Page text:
Elizabeth

Steve Ray’s blog says this:

The current issue of the “Adoremus Bulletin” says this in response to a query from a priest in the Bronx:

"No gesture for the people during the Lord’s Prayer is mentioned in the official documents. The late liturgist Fr. Robert Hovda promoted holding hands during this prayer, a practice he said originated in Alcoholics Anonymous.(emphasis mine)

blog.catholic-convert.com/?p=46

The orans position is a posture reserved the priest. It’s not for the laity.


Exactly. We are not to mimic the priest.

It is really, really wrong to be made to feel presured and uncomfortable for not adopting a non-prescribed posture during Mass.

What next?! Next they will be giving you the secret squeeze or hand tickle. Whatever does that mean?:confused:

I believe the orans posture is reserved to the priest in the liturgy of the Latin (Western) rite (I am not sure of rites like Chaldean and Maronite etc. but I am sure that there are experts on this forum who would know if the orans is permitted to the laity during the liturgy). Only recently has that orans position been considered a possibility for the laity at Mass, and even there only by a few bishops. . .but it is a perfectly fine posture to use in prayer outside of the liturgy.

It’s like so many things in our ‘diverse’ society. If a practice is used in one setting or for one occasion, it has to be used in others. If just once a family holds hands in a particular church, next week Father X will tell us “everybody hold hands”. If just once a tambourine is played for a particular piece of music, then ever after we have tambourines, maracas, and kazoos in all the music even if it is Gregorian chant. If back in the 60s the rage in pop culture was 'hippie beads and child-like drawings", today the church banners will have hippie beads and child like drawings.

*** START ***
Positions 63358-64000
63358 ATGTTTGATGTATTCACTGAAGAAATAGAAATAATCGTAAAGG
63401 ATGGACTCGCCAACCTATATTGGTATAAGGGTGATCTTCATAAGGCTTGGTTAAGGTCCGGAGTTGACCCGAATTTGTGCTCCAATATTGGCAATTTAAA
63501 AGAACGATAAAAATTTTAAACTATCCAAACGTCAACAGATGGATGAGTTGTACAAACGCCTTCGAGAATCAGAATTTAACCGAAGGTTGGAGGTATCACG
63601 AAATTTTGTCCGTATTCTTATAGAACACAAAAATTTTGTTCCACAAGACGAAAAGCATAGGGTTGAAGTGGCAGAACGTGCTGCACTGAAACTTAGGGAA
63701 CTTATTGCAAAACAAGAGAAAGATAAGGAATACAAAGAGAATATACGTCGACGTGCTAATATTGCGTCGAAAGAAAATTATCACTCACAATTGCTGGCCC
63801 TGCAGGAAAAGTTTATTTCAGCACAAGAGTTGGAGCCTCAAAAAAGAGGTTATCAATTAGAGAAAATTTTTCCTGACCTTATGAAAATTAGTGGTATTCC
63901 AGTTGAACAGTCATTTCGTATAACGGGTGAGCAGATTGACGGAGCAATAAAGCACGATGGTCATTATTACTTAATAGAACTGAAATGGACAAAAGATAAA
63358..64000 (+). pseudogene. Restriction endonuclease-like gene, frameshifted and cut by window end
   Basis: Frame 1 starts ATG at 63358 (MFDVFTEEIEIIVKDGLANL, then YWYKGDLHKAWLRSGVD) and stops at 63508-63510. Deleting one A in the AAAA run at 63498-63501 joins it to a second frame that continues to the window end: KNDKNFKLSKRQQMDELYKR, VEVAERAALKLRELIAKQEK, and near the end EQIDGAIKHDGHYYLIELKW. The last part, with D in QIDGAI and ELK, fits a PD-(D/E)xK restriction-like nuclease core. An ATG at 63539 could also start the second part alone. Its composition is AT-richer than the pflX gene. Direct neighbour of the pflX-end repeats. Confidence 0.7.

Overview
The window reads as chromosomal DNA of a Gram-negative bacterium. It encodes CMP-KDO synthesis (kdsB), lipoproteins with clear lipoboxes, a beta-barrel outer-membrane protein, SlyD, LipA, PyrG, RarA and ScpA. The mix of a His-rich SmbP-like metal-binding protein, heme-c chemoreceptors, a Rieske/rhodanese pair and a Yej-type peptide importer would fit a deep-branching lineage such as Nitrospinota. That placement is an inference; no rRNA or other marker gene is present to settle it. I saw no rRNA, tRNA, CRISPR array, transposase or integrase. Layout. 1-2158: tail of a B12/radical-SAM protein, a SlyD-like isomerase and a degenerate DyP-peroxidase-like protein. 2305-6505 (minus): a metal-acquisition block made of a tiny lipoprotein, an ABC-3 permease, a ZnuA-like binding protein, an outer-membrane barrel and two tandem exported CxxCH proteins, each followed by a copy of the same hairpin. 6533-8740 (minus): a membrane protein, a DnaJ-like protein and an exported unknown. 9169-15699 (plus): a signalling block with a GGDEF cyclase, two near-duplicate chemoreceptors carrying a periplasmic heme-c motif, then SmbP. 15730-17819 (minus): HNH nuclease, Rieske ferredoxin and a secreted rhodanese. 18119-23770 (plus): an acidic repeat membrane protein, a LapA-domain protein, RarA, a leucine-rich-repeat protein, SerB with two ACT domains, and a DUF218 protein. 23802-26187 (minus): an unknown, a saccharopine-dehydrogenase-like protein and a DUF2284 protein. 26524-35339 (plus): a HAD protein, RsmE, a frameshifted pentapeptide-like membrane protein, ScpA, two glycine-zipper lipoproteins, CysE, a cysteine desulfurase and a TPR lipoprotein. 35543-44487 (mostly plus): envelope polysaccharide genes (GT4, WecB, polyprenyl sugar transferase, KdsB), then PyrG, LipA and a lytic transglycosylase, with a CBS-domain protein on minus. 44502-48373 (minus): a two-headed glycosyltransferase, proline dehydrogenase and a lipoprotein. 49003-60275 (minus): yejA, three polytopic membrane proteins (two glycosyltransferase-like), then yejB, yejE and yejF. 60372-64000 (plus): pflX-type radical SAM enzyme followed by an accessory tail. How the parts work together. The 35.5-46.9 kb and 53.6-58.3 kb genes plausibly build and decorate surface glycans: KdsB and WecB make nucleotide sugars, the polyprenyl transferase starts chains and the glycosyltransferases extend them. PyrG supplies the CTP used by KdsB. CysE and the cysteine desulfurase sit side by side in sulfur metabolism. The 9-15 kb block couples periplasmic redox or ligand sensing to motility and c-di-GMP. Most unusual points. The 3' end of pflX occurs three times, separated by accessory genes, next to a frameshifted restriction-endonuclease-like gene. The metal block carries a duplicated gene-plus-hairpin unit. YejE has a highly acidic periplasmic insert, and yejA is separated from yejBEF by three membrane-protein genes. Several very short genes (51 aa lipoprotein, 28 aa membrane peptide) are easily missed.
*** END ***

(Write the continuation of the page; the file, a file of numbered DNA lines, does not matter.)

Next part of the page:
And if people object and ask for music, banners, prayers, vestments, etc. that pre-date Vatican II, they’ll be told not to ‘live in the past.’

Excuse me? When was the last time most of us sang Kum Ba Yah at campfires, wore hippie beads, and thought that felt banners with stick drawings and 60s slogans were hip, happening, and now?

We can be ‘stuck in the 60s’ forever because this ISN’T the past?

I don’t think so.

Please, dear God, bring back the Catholic liturgy that was unified, dignified, and ‘God focused’.

I would be more than willing to have hand-holding, orans, and even (with only an internal ICK) Kum Ba Yah, tambourines, hippie beads and ugly felt banners. . .outside the liturgy, where all of them belong.

IOW, if I could have a reverent, dignified, unified Mass (Latin or vernacular), I would sit through a comparable period of time doing all the above ‘community’ based activities in order to support those who find all those things to be important. If it is important for John or Mary to be with his/her Catholic community and hold hands, etc., I’ll be there. . .but please, let it be outside of Mass!!

In this diocese parishioners in parishes where any of a certain 5-6 priests have served raise the hands in the orans position for the our father, and for times when the congregation responds, such as the preface dialogue, because those particular priests instructed them to do so some time during the period 1985-1995. Why, I have no clue. I found this out simply by asking.

People started holding hands for the Our Father during Cursillo and several similar popular retreats and the custom spread first as a way for them to identify themselves to each other at Mass (exclusive gesture rather than inclusive), then for families, then, again usually under instruction from a priest by him doing it with the altar servers, or even coming down among the congregation to do it.

In general the laity don’t make this stuff up, it is introduced by a particular priest for his own reasons, or allowed by a liturgist whom he has appointed.

Tell me about it…however, he claims that Archbishop Chaput himself supports the Orans position (for the laity). Don’t know if that’s true or not.

You don’t want to know what the “hand tickle” means. It is obscene. Holding hands during the Pater Noster goes back to about 1975 in my parish. It has fallen out of favor in the last 3 or 4 years and now most are doing the orans position. I am not sure exactly where these things came from. The holding hand I think may have come from parishioners who did Marriage Encounter or were part of a Charismatic prayer group. The orans, I have a suspicion, came out of the Friday children’s Mass at out Catholic School. I prefer to hold on to the back of the pew ahead of me so I don’t fall over.:thumbsup:

I know quite a few people in AA, since a coffeehouse I used to go to (since closed down) had AA meetings in addition to being open to the general public. The AA people said that they always hold hands when the pray the Lord’s Prayer. I don’t know if AA had any influence on the Church or Mass.